“Hi dad,” I said when Charlie picked up. He greeted me warmly as always, but there was an undercurrent of surprise in his voice. He wasn’t used to hearing from me on a weekday. My phone conversations with Charlie were always brief, to the point and usually consisted of us each confirming that we were still alive and healthy. I should’ve known that my unexpected Wednesday evening call would make him suspicious.
“Hey, Bells. What’s up?”
“Does anything have to be up for me to call my dad?” I asked in a falsely cheerful voice.
“No, but you never call me in the middle of the week,” Charlie replied simply. “So I just assumed you had something you needed to tell me.”
“How would you feel about me coming to Forks to stay with you for awhile?”
“Bella, you can’t be serious,” Renee said later that evening as I told her about my phone call to Charlie over dinner. Phil was at the gym and I decided it was best to bring up the subject of my plans to go to Forks when he was gone.
“I am serious, mom,” I replied with averted eyes as I picked at the uneaten lasagna on my plate.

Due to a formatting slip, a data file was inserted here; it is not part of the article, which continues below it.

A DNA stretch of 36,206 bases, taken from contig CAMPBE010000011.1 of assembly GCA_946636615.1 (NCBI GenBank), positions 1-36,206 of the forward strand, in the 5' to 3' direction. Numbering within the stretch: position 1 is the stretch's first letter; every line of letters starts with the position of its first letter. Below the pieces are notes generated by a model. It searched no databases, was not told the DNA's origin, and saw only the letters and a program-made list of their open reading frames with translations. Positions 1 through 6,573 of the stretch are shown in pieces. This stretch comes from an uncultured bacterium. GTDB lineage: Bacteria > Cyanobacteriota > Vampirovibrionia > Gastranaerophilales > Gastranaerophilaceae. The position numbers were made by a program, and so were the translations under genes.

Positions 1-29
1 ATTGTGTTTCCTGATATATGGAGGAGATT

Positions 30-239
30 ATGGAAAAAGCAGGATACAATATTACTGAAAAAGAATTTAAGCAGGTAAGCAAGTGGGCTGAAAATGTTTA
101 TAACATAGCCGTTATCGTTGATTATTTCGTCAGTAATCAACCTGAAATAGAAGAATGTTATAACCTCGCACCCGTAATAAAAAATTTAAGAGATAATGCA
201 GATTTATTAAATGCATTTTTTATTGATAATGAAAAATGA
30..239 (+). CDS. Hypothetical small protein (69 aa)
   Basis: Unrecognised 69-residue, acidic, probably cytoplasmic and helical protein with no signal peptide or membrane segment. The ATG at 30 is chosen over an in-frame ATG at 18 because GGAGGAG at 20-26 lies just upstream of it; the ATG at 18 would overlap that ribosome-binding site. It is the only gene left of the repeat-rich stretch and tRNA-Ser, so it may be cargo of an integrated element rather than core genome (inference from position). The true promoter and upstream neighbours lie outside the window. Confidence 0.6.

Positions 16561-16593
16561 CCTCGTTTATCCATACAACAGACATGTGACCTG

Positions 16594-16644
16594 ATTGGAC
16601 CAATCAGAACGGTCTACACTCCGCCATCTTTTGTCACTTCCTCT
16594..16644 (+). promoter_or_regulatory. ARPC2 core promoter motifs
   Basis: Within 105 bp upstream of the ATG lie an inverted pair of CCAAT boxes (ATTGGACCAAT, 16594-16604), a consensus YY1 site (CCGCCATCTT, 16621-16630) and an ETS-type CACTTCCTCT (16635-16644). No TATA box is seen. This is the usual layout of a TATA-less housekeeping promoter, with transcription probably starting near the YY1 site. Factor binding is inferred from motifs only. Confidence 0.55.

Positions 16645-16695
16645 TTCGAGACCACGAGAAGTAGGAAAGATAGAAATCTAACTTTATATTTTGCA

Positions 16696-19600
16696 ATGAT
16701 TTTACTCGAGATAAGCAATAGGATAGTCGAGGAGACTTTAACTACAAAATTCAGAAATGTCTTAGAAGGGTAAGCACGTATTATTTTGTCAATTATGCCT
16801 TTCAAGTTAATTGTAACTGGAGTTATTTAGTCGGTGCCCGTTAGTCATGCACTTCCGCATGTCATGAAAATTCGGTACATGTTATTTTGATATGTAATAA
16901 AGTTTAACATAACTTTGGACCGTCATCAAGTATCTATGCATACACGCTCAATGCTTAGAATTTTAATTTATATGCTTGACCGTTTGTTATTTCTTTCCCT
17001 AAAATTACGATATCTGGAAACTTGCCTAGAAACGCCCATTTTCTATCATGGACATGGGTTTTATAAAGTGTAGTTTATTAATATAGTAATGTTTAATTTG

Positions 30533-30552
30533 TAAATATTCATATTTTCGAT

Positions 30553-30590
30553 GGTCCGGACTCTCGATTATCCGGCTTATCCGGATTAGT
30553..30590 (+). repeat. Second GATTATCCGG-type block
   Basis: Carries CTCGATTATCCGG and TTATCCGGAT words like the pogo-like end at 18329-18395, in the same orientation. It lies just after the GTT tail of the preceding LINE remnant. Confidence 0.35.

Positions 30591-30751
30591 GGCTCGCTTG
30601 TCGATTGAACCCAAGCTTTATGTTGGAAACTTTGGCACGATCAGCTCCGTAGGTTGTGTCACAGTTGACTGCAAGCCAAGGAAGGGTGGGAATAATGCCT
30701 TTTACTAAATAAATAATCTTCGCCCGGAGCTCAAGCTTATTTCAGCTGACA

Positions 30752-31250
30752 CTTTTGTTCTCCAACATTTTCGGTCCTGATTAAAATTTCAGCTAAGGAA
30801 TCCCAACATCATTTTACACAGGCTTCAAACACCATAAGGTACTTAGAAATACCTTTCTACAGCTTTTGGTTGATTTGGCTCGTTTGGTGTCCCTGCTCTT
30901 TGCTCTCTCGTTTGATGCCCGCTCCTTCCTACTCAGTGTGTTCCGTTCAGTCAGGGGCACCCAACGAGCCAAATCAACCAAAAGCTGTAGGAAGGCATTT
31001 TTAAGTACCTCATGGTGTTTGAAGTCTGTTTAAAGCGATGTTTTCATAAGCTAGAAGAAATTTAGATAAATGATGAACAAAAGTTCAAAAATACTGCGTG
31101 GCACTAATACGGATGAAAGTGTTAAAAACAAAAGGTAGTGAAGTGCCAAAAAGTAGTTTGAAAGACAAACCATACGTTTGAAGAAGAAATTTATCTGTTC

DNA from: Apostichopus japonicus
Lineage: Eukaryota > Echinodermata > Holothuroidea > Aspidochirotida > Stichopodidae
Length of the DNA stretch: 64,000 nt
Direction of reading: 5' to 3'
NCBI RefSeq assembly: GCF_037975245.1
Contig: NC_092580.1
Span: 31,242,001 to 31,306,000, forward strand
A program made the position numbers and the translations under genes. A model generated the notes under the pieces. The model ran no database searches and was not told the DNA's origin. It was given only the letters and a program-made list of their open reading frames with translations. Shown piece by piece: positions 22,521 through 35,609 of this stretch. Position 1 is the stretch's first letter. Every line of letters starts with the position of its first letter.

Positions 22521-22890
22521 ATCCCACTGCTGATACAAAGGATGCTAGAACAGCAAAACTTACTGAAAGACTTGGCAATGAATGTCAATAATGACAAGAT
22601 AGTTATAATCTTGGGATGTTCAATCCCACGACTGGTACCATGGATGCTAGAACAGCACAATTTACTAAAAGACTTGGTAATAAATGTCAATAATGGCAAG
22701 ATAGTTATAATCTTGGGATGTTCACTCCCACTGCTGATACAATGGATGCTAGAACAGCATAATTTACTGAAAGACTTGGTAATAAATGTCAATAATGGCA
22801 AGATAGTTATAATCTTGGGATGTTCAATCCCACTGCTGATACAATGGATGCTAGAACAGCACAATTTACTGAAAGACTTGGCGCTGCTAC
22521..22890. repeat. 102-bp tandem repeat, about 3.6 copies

“Bella, you hate Forks,” Renee reminded me as she took a drink of diet Coke.
“I haven’t been there in years, maybe it’s changed,” I said with a small smile in an attempt to lighten the mood.
“Forks never changes, Bella,” Renee said as she took another bite of her food. “It will always be tiny, damp and green.”
“Yeah,” I agreed. “But I think it would be a good idea for me to spend some time with Charlie, you know, before I go away to college and do the grown up thing.”
“Charlie did sound excited about the idea when I talk to him,” Renee conceded. “And Charlie never gets excited.”
“You’d be able to travel with Phil to his away games and training camps,” I said before I took another bite of my dinner.
Renee was silent for a long moment, and I could see the conflict in her eyes as she considered the idea of letting me go versus being with her husband. She wanted both, but she knew it wasn’t possible.
“If you’re doing this just for me, Bella…” Renee began as she got up from the table to rinse her plate.
“No, Mom,” I lied in what I hoped was a convincing tone. “I think I need a change too.”
She was silent for a long moment as she started to load the dirty dishes into the dishwasher.
“Okay,” she said finally, “but not until after Christmas.”